The Wax Seals of old were a step ahead of what they are today. When you reach as far back as the Victorian Era you will find a multitude of beautiful Wax Seals from solid silver masterpieces to gold gilding and intricately carved ivory handles. But it's not just the fancy, elegant pieces that are the most eye-catching. There are some Wax Seals which may not look much from the outside but they tell a fascinating story of its ownership and history.
Our Private Collection
Over the years we have collected a handful of antique Wax Seals, all of different ages and from a variety of different places. A lot can be learned about the future of the Wax Seal by studying the past.
Let's take a look at some of my most favourite pieces to date:
1. First off we have this stunning inlayed Mother of Pearl handle which is believed to have belonged to a Russian painter. The stamp head is made from silver plated brass and has a hand-engraved monogram with the initials CM.
2. These two seals are the most extravagant pieces in our collection and are both of a similar period / style. The one on the left has a hallmarked silver stamp head with the most delicate and finely detailed decoration of a swan. Both pieces have either Ivory or Bone handles and despite the source of such materials being highly frowned upon in modern society, it was fairly typical of late 19th century craftsmanship. The one on the right has a very similar style of monogram which dates to the late Victorian / early Edwardian period. A redeeming feature of this seal is the bronze Regina Cœli a.k.a "Queen of Heaven' coin which is embedded into the handle.
3. This is my personal favourite. It's a handmade seal constructed using various pieces of shrapnel from the Serbian trenches of WWI. The main component of the handle is a brass shell casing, most likely from a heavy machine gun. The entire thing is put together very crudely and is not particularly wonderful to look at, but it absolutely oozes history. Imagine a brave soldier sitting in a cold, damp trench scavenging around for pieces of metal to seal the letters that he would send to his family back home. You will see that the initials 'CK' are most definitely engraved by hand and it looks to be somewhat unfinished.
Photo credit: Forgotten Weapons
Where to find them
If you are interested in collecting Antique Wax Seals the best place I would recommend you to start would of course be eBay. However, with eBay you need to be aware of fake materials and slight misrepresentations. There are many listings which will not display the dimensions of the actual seal and so it is important to check with the seller beforehand as a lot of antiques are much smaller in real life. Also, I have seen many sellers advertising what they believe to be a 'Blank Wax Seal' which turn out to be old Telephone Diallers. They look similar but they almost always do not have any engravings and are normally slightly longer in length.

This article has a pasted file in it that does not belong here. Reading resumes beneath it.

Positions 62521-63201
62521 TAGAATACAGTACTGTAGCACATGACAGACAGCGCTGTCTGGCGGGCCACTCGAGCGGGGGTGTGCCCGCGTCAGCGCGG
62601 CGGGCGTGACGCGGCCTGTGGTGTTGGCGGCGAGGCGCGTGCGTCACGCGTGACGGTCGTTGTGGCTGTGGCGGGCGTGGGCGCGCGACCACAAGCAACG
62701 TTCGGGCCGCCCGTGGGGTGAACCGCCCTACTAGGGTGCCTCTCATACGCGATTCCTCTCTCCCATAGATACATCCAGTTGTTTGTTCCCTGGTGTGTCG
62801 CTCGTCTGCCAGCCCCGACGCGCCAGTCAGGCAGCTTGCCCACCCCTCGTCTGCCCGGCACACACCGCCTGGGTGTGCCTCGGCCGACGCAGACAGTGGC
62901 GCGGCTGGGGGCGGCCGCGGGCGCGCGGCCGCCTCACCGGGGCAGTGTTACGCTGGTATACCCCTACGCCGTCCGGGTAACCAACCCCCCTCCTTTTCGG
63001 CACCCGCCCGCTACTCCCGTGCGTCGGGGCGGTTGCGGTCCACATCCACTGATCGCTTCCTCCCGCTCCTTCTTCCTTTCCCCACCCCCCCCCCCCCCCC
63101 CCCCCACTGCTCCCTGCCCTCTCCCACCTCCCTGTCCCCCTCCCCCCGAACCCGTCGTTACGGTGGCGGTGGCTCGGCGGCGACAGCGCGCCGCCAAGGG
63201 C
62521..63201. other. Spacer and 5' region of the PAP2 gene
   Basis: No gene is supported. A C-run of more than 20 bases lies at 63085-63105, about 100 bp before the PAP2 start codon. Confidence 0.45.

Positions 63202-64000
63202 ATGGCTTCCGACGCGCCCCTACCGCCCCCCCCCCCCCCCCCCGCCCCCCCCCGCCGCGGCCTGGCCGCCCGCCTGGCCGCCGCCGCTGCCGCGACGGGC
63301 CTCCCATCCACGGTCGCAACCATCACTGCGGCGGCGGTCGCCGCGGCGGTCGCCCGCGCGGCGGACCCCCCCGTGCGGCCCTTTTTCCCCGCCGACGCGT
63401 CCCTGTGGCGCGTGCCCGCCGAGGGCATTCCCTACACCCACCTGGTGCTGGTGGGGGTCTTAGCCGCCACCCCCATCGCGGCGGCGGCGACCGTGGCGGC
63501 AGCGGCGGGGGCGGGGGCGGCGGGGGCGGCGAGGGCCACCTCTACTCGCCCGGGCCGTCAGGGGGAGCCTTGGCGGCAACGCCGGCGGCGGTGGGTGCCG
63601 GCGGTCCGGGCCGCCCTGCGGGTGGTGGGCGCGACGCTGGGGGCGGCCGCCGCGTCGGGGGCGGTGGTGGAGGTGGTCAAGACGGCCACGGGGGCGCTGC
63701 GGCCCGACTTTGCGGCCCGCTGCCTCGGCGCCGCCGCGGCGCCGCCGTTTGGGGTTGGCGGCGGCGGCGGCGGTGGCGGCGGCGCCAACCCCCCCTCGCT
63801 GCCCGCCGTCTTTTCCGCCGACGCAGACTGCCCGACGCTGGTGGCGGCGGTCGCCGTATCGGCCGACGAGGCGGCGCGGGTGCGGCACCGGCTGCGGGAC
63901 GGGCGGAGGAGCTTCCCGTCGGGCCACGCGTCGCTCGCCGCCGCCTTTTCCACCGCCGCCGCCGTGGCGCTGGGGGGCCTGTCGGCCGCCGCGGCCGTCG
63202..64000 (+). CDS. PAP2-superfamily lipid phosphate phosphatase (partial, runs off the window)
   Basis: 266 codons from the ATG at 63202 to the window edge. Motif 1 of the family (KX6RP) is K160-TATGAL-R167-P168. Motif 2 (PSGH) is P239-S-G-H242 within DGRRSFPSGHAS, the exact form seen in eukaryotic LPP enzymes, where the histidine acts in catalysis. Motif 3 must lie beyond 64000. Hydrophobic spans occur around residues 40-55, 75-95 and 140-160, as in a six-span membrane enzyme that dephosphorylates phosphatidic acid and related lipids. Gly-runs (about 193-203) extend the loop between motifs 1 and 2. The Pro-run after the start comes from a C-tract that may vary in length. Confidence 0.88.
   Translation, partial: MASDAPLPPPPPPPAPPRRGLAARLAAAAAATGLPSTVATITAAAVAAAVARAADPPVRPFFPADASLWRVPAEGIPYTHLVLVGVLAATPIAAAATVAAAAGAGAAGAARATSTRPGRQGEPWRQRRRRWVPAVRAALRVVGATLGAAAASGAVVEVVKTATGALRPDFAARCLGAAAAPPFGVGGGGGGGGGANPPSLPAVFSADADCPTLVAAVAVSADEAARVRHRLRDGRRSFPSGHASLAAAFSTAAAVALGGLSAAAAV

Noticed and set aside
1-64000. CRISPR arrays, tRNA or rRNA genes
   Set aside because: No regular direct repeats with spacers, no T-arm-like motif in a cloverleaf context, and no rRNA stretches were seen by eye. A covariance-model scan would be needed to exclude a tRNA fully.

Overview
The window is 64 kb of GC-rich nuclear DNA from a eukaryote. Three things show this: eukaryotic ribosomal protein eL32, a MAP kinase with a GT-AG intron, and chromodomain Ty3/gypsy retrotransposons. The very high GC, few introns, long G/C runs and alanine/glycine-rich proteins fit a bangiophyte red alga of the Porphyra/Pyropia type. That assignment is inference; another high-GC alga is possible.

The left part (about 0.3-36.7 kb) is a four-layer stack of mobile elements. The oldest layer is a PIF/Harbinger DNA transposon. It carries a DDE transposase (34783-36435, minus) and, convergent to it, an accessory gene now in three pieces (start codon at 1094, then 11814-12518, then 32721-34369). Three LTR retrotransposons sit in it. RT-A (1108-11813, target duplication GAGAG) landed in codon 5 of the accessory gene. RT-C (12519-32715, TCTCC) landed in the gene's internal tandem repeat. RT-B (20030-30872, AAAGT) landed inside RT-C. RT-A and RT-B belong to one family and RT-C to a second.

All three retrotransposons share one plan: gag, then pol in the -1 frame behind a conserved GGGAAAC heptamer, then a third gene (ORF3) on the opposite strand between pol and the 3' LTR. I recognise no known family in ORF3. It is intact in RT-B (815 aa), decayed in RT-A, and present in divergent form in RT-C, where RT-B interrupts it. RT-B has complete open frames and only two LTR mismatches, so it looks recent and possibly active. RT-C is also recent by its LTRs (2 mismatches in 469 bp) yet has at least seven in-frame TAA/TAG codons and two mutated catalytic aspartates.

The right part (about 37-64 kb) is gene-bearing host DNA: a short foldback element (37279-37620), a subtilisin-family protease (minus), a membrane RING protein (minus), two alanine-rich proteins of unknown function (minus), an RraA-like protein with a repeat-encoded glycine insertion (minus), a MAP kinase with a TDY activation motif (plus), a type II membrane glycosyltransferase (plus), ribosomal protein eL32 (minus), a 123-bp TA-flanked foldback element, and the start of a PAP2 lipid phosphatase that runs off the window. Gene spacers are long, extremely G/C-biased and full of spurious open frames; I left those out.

Wax Seals on Pinterest
All of the pieces in our collection are relatively modern i.e 19th century onwards, but there are some which predate the Victorian era and have the most incredible 3D engravings. They are notoriously hard to come by, however if you search 'Ancient Wax Seals' on Pinterest you will find pages and pages of inspiration.
What's most incredible about these seals is that they are all hand carved. We have spent the last year or so trying to replicate the same techniques using modern machinery and I can tell you that it is no walk in the park! Even with today's technology we struggle to replicate some of the finer details that they were able to achieve by hand.
Our new 3D Collection
Although we are still not anywhere near the level of detail of ancient hand-carved seals, we are at least one step closer to achieving it with our new 3D collection. These are not your average ‘multi layer’ designs. As you can see they have multiple contours which allow us to display a greater breadth of detail than a regular flat engraving.
I'd like to point out that this is not a new technique, however we are excited to bring more designs to this collection as time goes on.
It is in perfect condition, and made of English walnut. Just a beautiful piece, I am so lucky to be able to own such history. Thankful that I can preserve for future generations this beautiful craftsmanship that is rich in forgotten art and symbolism.